Let's talk about chicks who want mammoth mammeries for a minute. Those who, when posed the question, say, "Oh plastic surgery? I've been wanting to get a boob job since I was 13."
Even when it's pointed out that they barely had "nubbins" showing on their washboard chests at 13 they're still pretty adamant that big, silicone-infused breasts are what they've been asking Father Christmas for their whole lives.
The problem with altering your looks that way is that it's never just a "little nip, tuck or enhancement here or there." Plastic surgery enthusiasts have been watching Dr 90210 since their parents let them stay up that late.
Oh, and experiencing collagen injected into your smoochers for the first time is perhaps more significant than that first kiss. Ask Lindsay Lohan, she should know. It seems as if collagen is so addictive that you may as well start injecting it into your veins just so you don't ever run out. Extreme? Case in point ? the Brazilian model, Sheyla Hershey, who was in a critical condition after her 38KKK boob job complications.
In theory, a C Cup would be good enough for me. And that's only if Discovery offered to pay for it. Yet Sheyla wasn't happy with a C. A KKK ? resembling two identical Mount Everests perched on her chest ? was more her style.
I'm wondering, what one does with titties the size of Soccer City? How does one? stuff them in? And more importantly, how is that comfortable? How is that over-compensation of udder even half-attractive to the opposite sex?
Does one need a skin graft? Because, let's be frank, a KKK-sized breast could easily park itself on your tennis court. However, debates of ridiculous size aside, how could a breast augmentation of that scale not involve any complications? I've no doubt her doctor warned her (at the very leas? though why he agreed in the first place I'll never know. Perhaps his warning was a little hard to decipher, like: "Look, I don't reckon this a great idea. Why not go for the lesser-known, less risky JJJ cup instead?"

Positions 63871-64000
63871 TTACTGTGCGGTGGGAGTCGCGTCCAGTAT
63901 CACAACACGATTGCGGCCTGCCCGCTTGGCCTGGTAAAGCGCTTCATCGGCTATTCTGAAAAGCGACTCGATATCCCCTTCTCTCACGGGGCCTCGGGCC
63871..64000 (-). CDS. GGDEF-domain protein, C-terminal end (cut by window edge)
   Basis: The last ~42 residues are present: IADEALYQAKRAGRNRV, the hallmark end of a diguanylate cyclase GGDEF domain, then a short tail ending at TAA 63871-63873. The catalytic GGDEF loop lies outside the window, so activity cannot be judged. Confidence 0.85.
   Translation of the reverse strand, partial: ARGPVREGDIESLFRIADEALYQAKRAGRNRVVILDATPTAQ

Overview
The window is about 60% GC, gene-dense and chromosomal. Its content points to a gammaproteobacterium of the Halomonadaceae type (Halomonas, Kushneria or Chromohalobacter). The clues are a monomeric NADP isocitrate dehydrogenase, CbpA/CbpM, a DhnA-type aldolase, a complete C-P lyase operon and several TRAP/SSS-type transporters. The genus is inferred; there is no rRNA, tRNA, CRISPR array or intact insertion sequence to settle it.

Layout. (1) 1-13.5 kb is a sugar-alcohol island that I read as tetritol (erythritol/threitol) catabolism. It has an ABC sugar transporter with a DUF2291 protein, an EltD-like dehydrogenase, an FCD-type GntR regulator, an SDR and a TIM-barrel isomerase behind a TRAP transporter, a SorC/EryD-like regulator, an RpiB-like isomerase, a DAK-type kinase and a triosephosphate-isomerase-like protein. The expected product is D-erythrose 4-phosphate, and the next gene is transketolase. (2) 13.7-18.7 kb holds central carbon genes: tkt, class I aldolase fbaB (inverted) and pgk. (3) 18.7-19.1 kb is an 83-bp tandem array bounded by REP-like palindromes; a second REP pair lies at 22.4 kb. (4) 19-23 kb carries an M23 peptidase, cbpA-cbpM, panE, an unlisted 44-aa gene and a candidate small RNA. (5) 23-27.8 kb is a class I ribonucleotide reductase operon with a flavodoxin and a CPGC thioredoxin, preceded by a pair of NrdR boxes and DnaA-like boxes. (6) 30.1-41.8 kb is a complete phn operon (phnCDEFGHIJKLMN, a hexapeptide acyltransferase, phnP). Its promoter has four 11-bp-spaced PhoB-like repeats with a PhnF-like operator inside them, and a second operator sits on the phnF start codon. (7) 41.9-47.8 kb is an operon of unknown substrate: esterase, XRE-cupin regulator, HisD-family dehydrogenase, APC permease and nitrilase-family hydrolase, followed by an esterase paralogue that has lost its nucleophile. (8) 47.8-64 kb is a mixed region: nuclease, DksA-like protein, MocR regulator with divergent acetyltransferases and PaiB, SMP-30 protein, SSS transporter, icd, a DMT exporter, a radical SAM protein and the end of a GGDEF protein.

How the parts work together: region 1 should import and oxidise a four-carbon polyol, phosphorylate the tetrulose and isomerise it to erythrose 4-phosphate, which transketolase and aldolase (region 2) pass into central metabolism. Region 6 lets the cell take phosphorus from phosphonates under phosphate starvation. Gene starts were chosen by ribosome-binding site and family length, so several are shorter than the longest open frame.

Models like Sheyla who are mentally questionable, are luckily less than 0.5% of the global population. However, those that aren?t ordering triple-letter milk jugs, are 1 in 5. At least in Johannesburg.
I have a friend who has been saving to have a boob job since she was 16. Her parents would give her a rand or two to wash their cars over the weekend, in order to save for bigger noombies.
To be fair, my mate makes surfboards look deceptively curvaceous. The Cape Flats is the Andes in comparison. My friend yearns for breasts, of any size and any proportion, but she's not asking for triple letters. All she wishes for is to walk into a lingerie store and have the attendant size up her breasts with an approving nod of her head, rather than a raised eyebrow and fixed smirk whilst gesturing towards the gel padding in the back corner of the store.
Sheyla wants breasts on top of her breasts, on top of even more breasts. Perhaps it's her "feature". You know ? that one aspect of her body that sells her as a unique model worth employing?
If around R30 000 gets you a sound BJ (read "big job") then fair enough. But medical aid won't foot the bill, and, let's face it, your rich husband will probably buy the fast car before he buys you boobs.
And even if he did send you off for a quickie with silicon and a scalpel, he'd hesitate to pull out his platinum plastic if you'd let on that you want to pitch life-size silicone tents on your chest.
If your uddery-twins leave tottering unsteadily on your heels he shouldn't pay for them. As my fuller-breasted peers will tell you; big boobs come with big aches. Complications that involve back ache and the chance of other even more sinister medical problems.
Boobs are highly measurable human assets. Too big and you're Dolly Parton's body double, too small and you're not desirable enough. But where should we draw the line when it comes to size?